Virginity is a topic many can't seem to agree on. If sex is truly as broad as we say it is, how do we constitute who we consider a virgin and who isn’t? And why does it matter?
Firstly, we need to do away with the idea that penetration is the only way to have sex, while it is in fact only one of many. We often forget about same-sex couples in this discussion. Although a lesbian couple may not be able to be intimate through penetration, this does not mean their own form of intimacy should be demeaned just because it does not fit our social standards of what we consider to be normal.
From a young age, it’s been embedded in me that sex is painful, that it changes us women forever and it should only be done with “the one” because you will find yourself having an attachment to that person to the rest of your life. Men, on the other hand, have been encouraged from that very same young age to experiment with girls in ways they may not be ready for. If by chance they fail to do so by a certain age, they are viewed as weak and not man enough.
Ultimately, I have grown to understand that virginity was coined as a term in order to shame women from their sexual experiences. I grew up assuming that you truly lose a piece of yourself when you decide to engage in sex, that the first time involves a torn hymen and blood. I was surprised to learn that a hymen can tear through innocent activities like sports or an injury, or that this membrane will thin out all on its own by the time we become sexually active. The biggest game changer for me was learning that hymens already have opened slits that stretch during sex and birth, and that it is very uncommon for it to tear, thus doing away with the idea that one's body is forever changed after sex.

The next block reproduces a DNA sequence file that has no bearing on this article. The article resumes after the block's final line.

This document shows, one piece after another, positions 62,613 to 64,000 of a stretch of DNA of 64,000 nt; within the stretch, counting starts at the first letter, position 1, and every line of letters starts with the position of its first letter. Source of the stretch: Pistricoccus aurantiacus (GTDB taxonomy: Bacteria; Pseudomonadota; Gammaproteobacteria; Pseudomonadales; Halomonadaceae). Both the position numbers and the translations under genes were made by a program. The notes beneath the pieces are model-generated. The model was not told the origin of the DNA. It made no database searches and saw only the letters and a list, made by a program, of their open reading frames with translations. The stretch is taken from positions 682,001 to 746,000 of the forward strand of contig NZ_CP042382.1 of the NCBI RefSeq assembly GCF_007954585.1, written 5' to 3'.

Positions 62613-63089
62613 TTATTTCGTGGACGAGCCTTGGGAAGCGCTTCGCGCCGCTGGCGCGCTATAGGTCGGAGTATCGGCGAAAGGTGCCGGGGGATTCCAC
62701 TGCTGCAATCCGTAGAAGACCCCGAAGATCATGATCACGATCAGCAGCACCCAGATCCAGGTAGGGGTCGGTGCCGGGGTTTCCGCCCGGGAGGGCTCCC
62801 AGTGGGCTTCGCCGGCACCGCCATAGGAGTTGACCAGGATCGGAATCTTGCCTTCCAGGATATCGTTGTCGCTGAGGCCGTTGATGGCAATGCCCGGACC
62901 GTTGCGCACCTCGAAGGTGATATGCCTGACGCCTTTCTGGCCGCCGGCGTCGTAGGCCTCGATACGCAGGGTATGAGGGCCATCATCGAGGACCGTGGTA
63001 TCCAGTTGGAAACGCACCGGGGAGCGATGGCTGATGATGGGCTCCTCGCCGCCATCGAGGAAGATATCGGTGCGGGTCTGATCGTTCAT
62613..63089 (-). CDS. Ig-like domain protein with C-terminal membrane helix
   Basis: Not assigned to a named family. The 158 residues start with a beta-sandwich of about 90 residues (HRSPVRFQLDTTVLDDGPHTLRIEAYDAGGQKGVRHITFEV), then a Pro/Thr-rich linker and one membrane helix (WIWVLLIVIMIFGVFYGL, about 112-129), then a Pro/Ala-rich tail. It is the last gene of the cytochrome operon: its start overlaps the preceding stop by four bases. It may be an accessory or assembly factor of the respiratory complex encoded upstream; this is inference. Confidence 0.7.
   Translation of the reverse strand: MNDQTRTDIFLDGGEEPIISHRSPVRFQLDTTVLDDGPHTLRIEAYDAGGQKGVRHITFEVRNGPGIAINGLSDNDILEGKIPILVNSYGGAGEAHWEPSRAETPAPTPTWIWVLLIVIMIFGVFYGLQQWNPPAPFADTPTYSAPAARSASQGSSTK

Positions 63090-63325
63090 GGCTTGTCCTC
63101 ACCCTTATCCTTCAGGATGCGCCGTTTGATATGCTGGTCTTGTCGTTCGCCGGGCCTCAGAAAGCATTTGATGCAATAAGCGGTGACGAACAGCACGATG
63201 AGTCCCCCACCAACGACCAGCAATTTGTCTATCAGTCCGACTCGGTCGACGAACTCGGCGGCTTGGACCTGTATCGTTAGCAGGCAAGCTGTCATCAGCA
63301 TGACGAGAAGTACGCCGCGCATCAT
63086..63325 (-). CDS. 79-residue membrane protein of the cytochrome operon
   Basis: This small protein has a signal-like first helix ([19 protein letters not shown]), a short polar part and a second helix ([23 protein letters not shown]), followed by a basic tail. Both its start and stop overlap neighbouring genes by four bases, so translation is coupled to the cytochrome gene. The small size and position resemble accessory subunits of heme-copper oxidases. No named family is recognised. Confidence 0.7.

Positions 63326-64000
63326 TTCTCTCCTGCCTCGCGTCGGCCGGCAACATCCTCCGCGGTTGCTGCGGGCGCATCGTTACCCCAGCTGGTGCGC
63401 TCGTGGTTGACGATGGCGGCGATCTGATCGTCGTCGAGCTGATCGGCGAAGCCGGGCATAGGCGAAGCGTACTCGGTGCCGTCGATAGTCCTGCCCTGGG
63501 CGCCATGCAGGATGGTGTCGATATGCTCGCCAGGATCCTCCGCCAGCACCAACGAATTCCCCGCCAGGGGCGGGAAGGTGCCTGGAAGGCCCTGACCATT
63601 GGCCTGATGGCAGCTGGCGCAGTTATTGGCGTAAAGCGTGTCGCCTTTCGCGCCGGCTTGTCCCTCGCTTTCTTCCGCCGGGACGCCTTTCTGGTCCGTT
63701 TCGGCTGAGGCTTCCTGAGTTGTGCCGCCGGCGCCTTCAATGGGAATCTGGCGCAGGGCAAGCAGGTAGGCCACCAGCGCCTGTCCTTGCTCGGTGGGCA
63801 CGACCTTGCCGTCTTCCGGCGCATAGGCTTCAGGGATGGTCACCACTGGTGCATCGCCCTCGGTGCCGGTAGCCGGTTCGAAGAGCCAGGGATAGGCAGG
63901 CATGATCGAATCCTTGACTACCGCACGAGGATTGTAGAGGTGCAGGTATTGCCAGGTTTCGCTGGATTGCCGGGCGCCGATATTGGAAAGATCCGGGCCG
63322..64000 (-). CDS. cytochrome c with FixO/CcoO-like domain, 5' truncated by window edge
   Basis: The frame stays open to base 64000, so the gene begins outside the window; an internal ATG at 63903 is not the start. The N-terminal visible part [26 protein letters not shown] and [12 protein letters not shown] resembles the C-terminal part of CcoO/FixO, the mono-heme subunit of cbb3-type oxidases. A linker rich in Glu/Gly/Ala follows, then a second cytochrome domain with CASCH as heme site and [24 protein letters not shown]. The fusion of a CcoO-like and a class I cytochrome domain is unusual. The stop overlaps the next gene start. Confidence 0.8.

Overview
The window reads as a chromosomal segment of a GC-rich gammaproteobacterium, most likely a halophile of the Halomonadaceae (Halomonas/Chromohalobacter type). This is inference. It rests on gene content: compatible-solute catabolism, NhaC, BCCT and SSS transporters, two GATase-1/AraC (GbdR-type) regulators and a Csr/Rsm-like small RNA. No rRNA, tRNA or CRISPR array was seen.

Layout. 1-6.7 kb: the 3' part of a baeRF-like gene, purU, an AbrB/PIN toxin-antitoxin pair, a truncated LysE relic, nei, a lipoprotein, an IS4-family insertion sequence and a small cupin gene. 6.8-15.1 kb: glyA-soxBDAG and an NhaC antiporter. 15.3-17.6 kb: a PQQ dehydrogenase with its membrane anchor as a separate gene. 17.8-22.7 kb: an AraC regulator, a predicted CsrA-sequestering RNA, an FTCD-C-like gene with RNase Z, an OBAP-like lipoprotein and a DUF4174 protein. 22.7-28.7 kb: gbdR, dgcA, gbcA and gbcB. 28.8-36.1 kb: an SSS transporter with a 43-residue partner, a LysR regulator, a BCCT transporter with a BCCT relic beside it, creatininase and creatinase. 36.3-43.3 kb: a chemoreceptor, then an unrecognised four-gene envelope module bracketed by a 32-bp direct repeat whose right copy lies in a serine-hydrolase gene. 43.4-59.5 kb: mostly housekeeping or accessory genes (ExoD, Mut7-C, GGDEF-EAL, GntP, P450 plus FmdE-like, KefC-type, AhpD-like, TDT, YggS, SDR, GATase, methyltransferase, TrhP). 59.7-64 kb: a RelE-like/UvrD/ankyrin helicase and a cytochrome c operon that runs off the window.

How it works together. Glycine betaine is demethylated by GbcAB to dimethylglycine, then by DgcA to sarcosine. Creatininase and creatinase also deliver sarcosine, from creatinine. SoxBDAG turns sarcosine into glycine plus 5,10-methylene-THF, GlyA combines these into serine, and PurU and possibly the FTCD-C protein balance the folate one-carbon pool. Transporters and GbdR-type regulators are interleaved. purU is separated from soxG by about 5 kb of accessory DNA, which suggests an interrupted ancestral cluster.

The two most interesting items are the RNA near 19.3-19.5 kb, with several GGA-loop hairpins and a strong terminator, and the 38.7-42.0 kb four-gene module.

Moving forward, we need to stop claiming women are damaged once losing their virginity. We need to stop interpreting her worth based on how many partners she has had. The reality is that we lose no part of ourselves during the process. It is not something we can give and take. It shouldn’t be spoken of to younger girls as a commodity, something special that once given away, they can never get back. With time, my hope is that future generations will not shame others for their own personal experience, but that they will allow others to feel pleasure instead of fear.